50 years ago, a Volvo engineer invented what we now know as the three-point seatbelt. The seat belt has undoubtedly saved hundreds of thousands of lives, but some experts counter that it may also be the cause of many accidents.
Sound strange? William Exkenberger of Smithsonian magazine
theorizes that due to “risk compensation,” people who wear their seatbelts feel more prone to dangerous activity since they feel more secure. When a driver feels safer because they are wearing their seatbelt, they tend to make choices that they wouldn’t if they were not wearing their seatbelt.
We always encourage our drivers to buckle their seatbelts, and hope you do the same. Consider the following statistics from the National Highway Traffic Safety Administration:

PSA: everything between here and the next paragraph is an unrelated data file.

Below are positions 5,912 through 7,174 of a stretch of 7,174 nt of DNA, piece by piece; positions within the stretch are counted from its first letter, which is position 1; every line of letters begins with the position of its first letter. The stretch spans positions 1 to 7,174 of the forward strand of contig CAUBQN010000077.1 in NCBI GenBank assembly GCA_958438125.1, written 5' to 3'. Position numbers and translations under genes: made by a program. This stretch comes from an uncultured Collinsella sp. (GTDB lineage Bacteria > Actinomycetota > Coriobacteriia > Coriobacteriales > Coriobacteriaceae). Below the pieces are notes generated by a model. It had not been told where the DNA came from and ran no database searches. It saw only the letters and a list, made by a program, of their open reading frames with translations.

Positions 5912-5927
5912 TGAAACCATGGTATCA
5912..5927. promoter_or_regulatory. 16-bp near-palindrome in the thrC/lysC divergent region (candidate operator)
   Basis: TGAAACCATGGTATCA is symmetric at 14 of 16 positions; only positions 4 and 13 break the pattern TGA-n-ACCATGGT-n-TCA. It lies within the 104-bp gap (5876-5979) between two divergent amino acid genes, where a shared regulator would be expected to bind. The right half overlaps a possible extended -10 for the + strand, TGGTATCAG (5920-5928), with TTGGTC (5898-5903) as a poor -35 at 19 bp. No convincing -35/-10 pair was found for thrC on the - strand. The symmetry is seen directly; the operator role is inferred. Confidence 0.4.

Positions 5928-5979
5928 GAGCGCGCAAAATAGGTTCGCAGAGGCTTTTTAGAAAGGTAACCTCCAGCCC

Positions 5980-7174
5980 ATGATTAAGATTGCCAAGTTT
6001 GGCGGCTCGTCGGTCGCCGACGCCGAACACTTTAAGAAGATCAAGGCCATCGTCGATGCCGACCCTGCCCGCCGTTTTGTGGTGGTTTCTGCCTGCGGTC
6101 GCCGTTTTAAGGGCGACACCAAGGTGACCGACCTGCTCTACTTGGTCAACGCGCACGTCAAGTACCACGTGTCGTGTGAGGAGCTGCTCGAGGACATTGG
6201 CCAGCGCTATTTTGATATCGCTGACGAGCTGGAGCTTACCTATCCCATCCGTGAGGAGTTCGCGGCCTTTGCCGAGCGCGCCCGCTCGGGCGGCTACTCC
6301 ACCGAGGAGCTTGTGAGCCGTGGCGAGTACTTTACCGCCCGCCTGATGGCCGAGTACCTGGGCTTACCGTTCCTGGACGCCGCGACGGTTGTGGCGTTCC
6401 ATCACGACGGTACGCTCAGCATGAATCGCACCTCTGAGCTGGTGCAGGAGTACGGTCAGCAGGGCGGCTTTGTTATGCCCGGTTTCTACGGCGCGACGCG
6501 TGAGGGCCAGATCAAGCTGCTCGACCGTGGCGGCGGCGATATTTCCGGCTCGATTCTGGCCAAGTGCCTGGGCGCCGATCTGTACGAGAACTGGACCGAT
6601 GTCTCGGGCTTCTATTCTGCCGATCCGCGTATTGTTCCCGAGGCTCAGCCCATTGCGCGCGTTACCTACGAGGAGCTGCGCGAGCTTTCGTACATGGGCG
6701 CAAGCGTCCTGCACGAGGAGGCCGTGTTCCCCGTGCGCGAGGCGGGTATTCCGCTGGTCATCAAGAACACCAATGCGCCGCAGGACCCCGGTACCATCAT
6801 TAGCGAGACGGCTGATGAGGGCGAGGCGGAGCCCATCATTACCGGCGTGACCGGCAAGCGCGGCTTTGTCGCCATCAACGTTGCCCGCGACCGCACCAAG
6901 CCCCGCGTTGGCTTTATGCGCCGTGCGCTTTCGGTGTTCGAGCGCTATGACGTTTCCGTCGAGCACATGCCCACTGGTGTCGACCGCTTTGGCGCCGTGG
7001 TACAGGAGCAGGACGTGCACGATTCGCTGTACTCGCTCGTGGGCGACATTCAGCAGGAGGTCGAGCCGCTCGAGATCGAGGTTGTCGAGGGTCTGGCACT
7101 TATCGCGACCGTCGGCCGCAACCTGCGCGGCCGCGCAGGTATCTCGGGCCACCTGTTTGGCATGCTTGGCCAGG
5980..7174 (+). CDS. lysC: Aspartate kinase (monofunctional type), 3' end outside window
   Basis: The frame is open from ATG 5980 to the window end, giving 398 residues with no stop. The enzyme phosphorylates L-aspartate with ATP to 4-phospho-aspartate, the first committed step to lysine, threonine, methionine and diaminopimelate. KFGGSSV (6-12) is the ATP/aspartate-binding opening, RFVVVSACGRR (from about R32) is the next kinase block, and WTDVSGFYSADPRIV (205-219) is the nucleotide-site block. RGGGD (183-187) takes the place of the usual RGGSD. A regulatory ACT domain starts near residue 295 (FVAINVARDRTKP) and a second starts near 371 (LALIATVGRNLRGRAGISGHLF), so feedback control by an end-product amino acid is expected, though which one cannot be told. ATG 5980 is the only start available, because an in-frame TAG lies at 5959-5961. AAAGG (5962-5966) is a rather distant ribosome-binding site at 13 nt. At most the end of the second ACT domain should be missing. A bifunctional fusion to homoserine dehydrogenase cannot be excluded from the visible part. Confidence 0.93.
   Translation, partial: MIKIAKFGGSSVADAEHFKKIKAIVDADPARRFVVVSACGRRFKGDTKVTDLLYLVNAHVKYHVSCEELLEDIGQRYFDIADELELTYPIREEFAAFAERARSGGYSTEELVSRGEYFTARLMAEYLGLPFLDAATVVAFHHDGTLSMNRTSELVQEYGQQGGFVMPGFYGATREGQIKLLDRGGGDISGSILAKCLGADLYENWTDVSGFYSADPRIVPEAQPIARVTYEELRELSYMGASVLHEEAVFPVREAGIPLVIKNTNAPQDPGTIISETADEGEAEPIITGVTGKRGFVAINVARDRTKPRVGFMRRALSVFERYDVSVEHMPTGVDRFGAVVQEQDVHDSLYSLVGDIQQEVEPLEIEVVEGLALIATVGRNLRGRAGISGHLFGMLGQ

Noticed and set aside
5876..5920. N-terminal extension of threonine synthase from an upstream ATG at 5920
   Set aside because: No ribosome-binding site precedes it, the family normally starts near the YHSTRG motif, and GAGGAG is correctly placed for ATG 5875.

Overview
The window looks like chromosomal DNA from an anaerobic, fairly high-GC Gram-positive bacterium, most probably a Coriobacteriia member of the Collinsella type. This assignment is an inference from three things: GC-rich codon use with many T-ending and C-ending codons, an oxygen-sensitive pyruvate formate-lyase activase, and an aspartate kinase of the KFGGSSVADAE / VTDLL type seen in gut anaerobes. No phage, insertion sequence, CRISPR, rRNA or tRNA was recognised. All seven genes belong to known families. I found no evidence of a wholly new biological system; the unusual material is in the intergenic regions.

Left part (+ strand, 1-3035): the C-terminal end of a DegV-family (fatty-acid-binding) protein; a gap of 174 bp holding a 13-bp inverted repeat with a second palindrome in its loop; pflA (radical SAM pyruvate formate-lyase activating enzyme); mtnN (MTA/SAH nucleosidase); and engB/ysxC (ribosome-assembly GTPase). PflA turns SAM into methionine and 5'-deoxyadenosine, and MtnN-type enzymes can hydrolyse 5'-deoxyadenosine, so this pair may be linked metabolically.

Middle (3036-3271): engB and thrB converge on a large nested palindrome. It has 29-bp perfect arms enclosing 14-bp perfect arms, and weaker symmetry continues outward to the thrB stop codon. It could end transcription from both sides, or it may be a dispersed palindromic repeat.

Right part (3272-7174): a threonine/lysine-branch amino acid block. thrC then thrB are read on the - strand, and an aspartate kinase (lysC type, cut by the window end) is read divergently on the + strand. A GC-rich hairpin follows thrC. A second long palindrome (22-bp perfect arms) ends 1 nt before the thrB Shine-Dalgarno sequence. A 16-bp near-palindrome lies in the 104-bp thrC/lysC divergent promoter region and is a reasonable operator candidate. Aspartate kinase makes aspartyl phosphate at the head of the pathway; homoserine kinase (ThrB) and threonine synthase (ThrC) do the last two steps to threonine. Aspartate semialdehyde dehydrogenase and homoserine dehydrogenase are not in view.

- Seatbelt usage nationwide was 83% in 2008
- The NHTSA estimates that 15,147 lives were saved in 2007 by the use of seat belts.
- If all passenger vehicle occupants over age 4 wore seat belts, 20,171 lives (that is, an additional 5,024) could have been saved in 2007
- In 2007, 33 percent of passenger car occupants and 37 percent of light-truck occupants involved in fatal crashes were unrestrained
Photo copyright of Rebecca Herbster and used under the Creative Commons license